“Cadet Whisperer” Helps Cadets Build Confidence

U.S. Army photo by Heather Cortright.

U.S. Army photo by Heather Cortright.

Crossing the high beam above American Lake instills terror in many during Confidence Course training at Joint Base Lewis-McChord, Wash. Whether the Reserve Officers’ Training Corps Cadets are plagued by a fear of heights, water, or simply nerves, it’s not uncommon to see the future officers come to a standstill. Though encouraged by fellow Cadets and Cadre, the shaking legs and anxiety are enough to stall all training progress.

Just when all hope seems lost, a man in a striped polo shirt and relaxed khakis pensively makes his way down the dock. Cadets quickly clear out of the way and in a few moments, Sgt. Maj. Gary Fortunato, a man known as the “Cadet Whisperer,” breaks through the noise and fear with a firm voice.

“Take a deep breath and as you exhale, put your foot up onto the block,” said Fortunato. “Now picture a set of stairs.  Pick up your foot in one motion and put it on the block.”

It’s not long before the trembling Cadet on the high beam agrees to lift one leg over the step. Fortunato continues to provide firm instructions and encouragement, until the Cadet reaches the other side of the beam. Those waiting in line to complete the obstacle clap and Fortunato quietly retreats back up the dock; he has talked yet another through their fear.

Fortunato is the senior military advisor for the Confidence Course committee and has worked at the Confidence Course for seven years. The Providence College instructor from Pepperell, Mass., has built a reputation for helping Cadets conquer their fears.

“You’re dealing with the fear of the height or the fear of the water or both,” said Fortunato. “So you got to put them in where they can actually deal with it and they don’t zone out on you.”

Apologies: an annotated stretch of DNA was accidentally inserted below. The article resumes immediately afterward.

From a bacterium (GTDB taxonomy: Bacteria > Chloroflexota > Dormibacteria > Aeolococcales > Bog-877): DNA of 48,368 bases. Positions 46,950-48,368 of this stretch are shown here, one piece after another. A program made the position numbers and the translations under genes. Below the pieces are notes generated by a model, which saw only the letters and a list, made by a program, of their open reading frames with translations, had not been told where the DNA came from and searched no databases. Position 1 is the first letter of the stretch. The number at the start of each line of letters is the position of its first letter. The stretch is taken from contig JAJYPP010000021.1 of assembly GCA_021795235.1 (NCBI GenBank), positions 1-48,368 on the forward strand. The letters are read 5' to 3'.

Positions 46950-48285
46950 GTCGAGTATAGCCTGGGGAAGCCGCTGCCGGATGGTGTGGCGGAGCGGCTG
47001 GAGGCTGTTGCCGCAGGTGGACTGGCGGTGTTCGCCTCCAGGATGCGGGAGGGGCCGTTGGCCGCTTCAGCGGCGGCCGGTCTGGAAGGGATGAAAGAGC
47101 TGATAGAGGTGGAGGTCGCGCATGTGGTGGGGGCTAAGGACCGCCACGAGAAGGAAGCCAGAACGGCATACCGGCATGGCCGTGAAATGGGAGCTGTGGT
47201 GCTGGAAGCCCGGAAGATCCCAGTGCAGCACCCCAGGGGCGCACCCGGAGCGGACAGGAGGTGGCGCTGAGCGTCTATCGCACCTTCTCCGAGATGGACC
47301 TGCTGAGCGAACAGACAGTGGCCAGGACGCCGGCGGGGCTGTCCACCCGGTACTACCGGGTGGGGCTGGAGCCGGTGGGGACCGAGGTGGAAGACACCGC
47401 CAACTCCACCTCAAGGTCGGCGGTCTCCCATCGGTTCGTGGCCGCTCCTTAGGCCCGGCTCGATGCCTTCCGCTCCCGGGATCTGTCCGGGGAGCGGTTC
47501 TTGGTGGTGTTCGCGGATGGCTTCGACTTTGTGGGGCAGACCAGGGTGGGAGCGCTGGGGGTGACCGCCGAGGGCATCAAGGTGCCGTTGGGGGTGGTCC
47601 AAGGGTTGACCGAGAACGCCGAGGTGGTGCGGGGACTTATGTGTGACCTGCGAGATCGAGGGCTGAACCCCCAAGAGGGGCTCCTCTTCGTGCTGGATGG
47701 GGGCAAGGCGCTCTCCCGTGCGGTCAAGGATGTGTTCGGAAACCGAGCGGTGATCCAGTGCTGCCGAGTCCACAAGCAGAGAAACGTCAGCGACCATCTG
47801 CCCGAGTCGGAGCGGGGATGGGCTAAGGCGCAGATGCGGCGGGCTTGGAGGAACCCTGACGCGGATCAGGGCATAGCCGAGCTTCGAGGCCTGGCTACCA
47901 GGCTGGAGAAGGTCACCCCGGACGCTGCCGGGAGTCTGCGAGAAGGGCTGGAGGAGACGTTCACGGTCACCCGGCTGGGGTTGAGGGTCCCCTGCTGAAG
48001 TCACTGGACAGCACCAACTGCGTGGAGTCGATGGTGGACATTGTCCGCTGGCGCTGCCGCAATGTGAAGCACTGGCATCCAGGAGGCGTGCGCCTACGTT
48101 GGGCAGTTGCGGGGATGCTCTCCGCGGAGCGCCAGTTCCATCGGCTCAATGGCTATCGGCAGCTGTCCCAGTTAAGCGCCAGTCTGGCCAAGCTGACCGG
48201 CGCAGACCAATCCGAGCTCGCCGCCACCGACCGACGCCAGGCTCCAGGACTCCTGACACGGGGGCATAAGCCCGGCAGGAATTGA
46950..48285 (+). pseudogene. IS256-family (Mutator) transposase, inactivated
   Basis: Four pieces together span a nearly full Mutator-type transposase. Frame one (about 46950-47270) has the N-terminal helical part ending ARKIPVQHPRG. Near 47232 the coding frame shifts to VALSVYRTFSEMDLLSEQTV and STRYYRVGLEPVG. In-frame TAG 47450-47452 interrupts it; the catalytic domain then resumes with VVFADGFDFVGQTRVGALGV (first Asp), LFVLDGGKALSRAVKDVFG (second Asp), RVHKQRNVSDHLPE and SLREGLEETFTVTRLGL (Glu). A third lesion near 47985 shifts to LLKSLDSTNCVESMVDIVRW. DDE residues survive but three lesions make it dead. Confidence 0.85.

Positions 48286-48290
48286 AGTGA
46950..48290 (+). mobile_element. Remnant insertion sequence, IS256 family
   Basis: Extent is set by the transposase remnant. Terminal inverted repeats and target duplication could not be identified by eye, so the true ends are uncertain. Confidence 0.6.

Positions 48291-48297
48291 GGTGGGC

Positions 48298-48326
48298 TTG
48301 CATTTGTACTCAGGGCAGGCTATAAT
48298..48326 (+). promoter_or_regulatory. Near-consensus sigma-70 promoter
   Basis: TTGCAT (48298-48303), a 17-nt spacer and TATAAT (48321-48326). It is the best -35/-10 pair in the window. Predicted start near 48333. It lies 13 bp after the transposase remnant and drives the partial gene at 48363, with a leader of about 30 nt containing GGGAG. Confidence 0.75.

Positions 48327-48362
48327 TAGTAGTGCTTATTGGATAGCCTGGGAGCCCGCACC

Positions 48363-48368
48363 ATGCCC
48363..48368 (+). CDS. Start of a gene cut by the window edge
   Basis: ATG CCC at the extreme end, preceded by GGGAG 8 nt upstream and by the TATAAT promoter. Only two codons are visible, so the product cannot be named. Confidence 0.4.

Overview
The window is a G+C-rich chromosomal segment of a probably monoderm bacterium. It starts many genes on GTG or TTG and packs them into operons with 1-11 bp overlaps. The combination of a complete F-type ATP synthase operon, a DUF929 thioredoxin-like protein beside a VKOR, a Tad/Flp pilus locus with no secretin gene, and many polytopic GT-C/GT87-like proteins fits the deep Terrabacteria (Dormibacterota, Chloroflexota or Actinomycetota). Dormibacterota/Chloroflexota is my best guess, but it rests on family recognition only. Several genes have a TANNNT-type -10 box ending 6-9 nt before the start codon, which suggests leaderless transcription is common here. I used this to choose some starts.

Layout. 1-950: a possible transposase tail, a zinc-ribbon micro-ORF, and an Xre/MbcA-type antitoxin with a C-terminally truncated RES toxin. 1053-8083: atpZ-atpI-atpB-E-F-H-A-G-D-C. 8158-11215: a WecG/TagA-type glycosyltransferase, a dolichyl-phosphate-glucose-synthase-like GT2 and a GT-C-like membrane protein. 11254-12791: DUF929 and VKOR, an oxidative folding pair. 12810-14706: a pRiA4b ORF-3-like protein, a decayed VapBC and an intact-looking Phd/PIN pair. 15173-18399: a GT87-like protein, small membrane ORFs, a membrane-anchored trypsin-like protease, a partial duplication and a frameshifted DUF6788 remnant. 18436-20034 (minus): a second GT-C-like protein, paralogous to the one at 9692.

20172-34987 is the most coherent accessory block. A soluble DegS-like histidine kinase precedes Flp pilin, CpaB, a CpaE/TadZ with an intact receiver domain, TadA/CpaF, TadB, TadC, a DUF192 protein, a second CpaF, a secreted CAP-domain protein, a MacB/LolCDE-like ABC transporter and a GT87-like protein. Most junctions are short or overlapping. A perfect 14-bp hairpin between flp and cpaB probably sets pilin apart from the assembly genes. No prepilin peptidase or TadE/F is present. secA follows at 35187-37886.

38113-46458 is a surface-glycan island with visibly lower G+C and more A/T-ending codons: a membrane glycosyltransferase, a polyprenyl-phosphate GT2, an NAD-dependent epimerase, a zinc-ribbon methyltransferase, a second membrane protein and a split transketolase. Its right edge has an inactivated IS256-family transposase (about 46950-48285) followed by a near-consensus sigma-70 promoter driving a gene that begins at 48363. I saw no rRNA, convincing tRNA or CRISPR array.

Fortunato said about one in 10 Cadets will hesitate on the high beam while one in 30 will actually freeze at the step. The key to getting Cadets across is forcing them to focus on the actions rather than their fears.

“Basically, it’s first to get them to calm down, to get their breathing back to normal because when an individual starts to hyperventilate, their body starts to rock with that so they lose control of their ability to do the things they need to, ” said Fortunato.

Cadet Morgana Wyman, 11th Regiment, Alpha Co., from San Bernardino, Calif., is one of the Cadets Fortunato was able to help during Water Confidence Course training. Wyman said that Fortunato’s instruction helped her make it through the obstacle.

“It helped for him to tell me what to do because then I didn’t have to think about it,” said Wyman. “Listening to him made me feel like I do whatever he said because if somebody else did it and they figured it out, then I could figure it out.”

It’s not uncommon for Cadets to thank Fortunato for his help after completing the water course. The instructor has learned to take pride in his reputation as the “Cadet Whisperer.”

If a Cadet is having an extra difficult time, Fortunato will occasionally give them a recondo rock to keep in their pocket and remind them of all they’ve already accomplished whenever they feel fear.

As the camp comes to a close, Fortunato plays a part in guiding future leaders over their fears, helping them reach their goal of becoming Army officers.

“It’s really getting into the psyche that they can do anything,” said Fortunato. “No one gets over a fear of heights, but if you know how to work with the heights, it doesn’t prevent you from doing your job. For these young Cadets, being leaders that they hope to be, they have to know that they have that power inside themselves to reach in and make it occur.”

Story by Samantha Saldivar.

About these ads

One response to ““Cadet Whisperer” Helps Cadets Build Confidence

Leave a Reply

Fill in your details below or click an icon to log in:

WordPress.com Logo

You are commenting using your WordPress.com account. Log Out / Change )

Twitter picture

You are commenting using your Twitter account. Log Out / Change )

Facebook photo

You are commenting using your Facebook account. Log Out / Change )

Google+ photo

You are commenting using your Google+ account. Log Out / Change )

Connecting to %s